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HIPAA Privacy and Security Rules for Marketing Your PT Practice

Marketing a physical therapy practice isn’t like marketing a retail business. There are special challenges associated with promoting healthcare treatments and services.With this in mind, one of the most common questions we hear is, “How do HIPAA privacy and security rules affect marketing?”

That’s a good question to ask. HIPAA regulations are designed to protect the privacy of your patients. Any marketing techniques you use must adhere to HIPAA rules while also letting your target audience know why they should choose your PT practice over others in the area. Here’s what you need to know.

HIPAA Final Rule and Marketing

The first thing you need to understand is the HIPAA final rule, which was released by the US Department of Health and Human Services in January 2013. Its intention was to strengthen the privacy protection already provided by HIPAA. It also laid out some new rules for the use of patient data in marketing.

The final rule included several provisions that apply directly to healthcare marketing and fundraising, which often go hand-in-hand with one another. Here they are:

  1. The final rule sets new limitations on how protected health information (PHI) can be used for marketing and fundraising purposes. It also sets limits on how and when PHI may be disclosed for either purpose.

  2. The final rule strictly prohibits the sale of any individual’s health information without their written permission.

  3. Covered entities must modify their written policies to reflect the updated HIPAA rules regarding the use of PHI in marketing.

  4. The final rule also spells out the responsibilities of covered entities in terms of disclosing PHI to third-parties. Limitations on disclosure and use of PHI must be spelled out in all agreements with third-parties.

The goal of these changes is to protect consumers from any potential violation of HIPAA that involves the disclosure of use of their personal information. It covers all information, including:

  • Diagnostics

  • Treatments

  • Medications

  • Names

  • Addresses

  • Email addresses

  • Patient ID numbers

It’s your job to protect the information of all patients of your PT practice in accordance with HIPAA rules.

What Are the Penalties for a HIPAA Violation in Marketing?

As a healthcare provider bound by HIPAA regulations, you already know that if you’re responsible for a breach that affects your patients, you can be fined. The same is true of violations involved with marketing.

One high-profile case involved the TRH Health Plan in Columbia, Tennessee. They got inquiries from some of their patients who had received mailings from BlueCross BlueShield of Tennessee about a Medicare Advantage Program.

The issue? BlueCross had outsourced the mailings to a third-party company and had disclosed some protected information to them, including patient names, addresses, and member identification numbers. Since that information is all protected under HIPAA, it counted as a breach.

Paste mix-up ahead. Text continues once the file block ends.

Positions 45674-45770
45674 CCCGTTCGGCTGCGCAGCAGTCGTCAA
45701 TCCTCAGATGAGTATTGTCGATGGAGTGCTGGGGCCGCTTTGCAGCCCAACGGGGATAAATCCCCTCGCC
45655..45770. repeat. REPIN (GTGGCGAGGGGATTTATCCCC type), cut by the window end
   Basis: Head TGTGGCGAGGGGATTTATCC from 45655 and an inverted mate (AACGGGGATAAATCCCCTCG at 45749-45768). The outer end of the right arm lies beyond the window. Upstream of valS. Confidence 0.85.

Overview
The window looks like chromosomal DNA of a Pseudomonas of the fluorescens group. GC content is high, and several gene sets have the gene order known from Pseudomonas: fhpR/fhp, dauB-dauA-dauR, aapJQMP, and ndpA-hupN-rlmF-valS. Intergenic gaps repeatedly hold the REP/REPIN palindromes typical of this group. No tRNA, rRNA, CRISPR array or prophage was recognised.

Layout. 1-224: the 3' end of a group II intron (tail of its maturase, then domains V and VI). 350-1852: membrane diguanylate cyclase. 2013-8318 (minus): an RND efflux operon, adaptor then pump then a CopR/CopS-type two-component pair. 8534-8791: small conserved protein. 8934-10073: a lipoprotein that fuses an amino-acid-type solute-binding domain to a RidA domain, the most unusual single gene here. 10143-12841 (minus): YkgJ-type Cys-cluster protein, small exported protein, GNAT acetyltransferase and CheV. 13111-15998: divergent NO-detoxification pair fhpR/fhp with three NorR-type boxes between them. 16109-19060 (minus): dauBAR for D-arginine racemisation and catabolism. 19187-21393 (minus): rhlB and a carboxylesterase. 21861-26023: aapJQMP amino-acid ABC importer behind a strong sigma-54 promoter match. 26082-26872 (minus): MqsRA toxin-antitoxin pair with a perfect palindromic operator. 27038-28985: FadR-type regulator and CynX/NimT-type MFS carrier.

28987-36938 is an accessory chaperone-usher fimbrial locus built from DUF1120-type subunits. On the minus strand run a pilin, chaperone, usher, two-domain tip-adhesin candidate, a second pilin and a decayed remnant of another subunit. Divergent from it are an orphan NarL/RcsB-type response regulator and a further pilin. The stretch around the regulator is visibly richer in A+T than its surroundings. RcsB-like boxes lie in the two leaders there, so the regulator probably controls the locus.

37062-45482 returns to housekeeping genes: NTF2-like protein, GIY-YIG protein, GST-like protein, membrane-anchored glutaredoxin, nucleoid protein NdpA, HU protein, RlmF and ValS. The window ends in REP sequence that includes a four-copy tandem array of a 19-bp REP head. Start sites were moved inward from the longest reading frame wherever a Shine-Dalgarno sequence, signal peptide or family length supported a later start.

Penalties for non-compliance are based upon the size and severity of the violation and max out at $1.5 million.

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HIPAA-Compliant Marketing Tips

The most important thing to do as you move forward with your marketing is to understand what constitutes a breach and how you can avoid violating your patients’ rights under HIPAA. Here are some pointers:

  1. Don’t create social media ads that use patients’ images or personal information -- including data that might be accidentally captured in a photo of a computer screen.

  2. Update your written marketing policies to reflect the provisions of the final rule and make sure your staff understands them.

  3. Do not permit your staff or anybody else to take photographs inside your practice that might inadvertently compromise patients’ PHI.

  4. Contract only with HIPAA-compliant vendors for your marketing. This includes mailing and fulfillment companies, marketing companies, and anybody else who might need access to PHI to do their work.

  5. Never send emails to patients about their PHI without their express permission to do so.

  6. Make sure all emails that go to your patients are encrypted to protect their health information and personal data.

  7. Make sure that any data you collect via your website or a patient portal is encrypted in accordance with HIPAA rules.

  8. Any PHI you collect via your website must be stored on an encrypted server with secure, off-site backup.

  9. Put a written HIPAA policy on your website that includes the specifics of how and when you may use PHI in your marketing.

It’s important to think about the ways in which your marketing might impact patients. For example, you don’t want to send a mailing that’s only for patients with a specific ailment because an unauthorized person could learn about your patient’s health that way.

While data-driven and personalized marketing has its place, it’s essential for all healthcare providers to keep HIPAA rules -- and their patients’ privacy -- in mind when they create marketing campaigns. Not only will it protect your patients, but also your practice and the growth you’re working toward. Interested in a HIPAA-compliant marketing platform for your practice? Click here for a free demo of HENO!

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Marketing

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